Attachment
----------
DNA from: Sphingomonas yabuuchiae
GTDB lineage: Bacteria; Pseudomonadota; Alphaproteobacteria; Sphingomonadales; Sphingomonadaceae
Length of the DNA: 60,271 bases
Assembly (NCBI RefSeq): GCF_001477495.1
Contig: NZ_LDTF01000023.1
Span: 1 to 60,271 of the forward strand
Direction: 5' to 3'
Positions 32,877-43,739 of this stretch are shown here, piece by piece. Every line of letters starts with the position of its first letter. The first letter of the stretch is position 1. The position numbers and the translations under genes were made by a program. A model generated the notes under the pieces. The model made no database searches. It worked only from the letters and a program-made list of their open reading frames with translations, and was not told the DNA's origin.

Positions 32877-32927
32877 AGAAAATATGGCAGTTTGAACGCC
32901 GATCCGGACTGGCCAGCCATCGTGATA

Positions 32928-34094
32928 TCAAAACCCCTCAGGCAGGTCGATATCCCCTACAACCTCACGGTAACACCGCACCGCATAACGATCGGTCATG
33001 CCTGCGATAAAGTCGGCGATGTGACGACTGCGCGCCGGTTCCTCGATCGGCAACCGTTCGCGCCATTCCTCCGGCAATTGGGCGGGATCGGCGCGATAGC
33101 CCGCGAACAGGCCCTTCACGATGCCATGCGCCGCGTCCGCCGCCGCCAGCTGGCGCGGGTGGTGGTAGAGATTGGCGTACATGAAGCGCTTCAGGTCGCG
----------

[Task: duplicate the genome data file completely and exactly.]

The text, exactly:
DNA from: Sphingomonas yabuuchiae
GTDB lineage: Bacteria; Pseudomonadota; Alphaproteobacteria; Sphingomonadales; Sphingomonadaceae
Length of the DNA: 60,271 bases
Assembly (NCBI RefSeq): GCF_001477495.1
Contig: NZ_LDTF01000023.1
Span: 1 to 60,271 of the forward strand
Direction: 5' to 3'
Positions 32,877-43,739 of this stretch are shown here, piece by piece. Every line of letters starts with the position of its first letter. The first letter of the stretch is position 1. The position numbers and the translations under genes were made by a program. A model generated the notes under the pieces. The model made no database searches. It worked only from the letters and a program-made list of their open reading frames with translations, and was not told the DNA's origin.

Positions 32877-32927
32877 AGAAAATATGGCAGTTTGAACGCC
32901 GATCCGGACTGGCCAGCCATCGTGATA

Positions 32928-34094
32928 TCAAAACCCCTCAGGCAGGTCGATATCCCCTACAACCTCACGGTAACACCGCACCGCATAACGATCGGTCATG
33001 CCTGCGATAAAGTCGGCGATGTGACGACTGCGCGCCGGTTCCTCGATCGGCAACCGTTCGCGCCATTCCTCCGGCAATTGGGCGGGATCGGCGCGATAGC
33101 CCGCGAACAGGCCCTTCACGATGCCATGCGCCGCGTCCGCCGCCGCCAGCTGGCGCGGGTGGTGGTAGAGATTGGCGTACATGAAGCGCTTCAGGTCGCG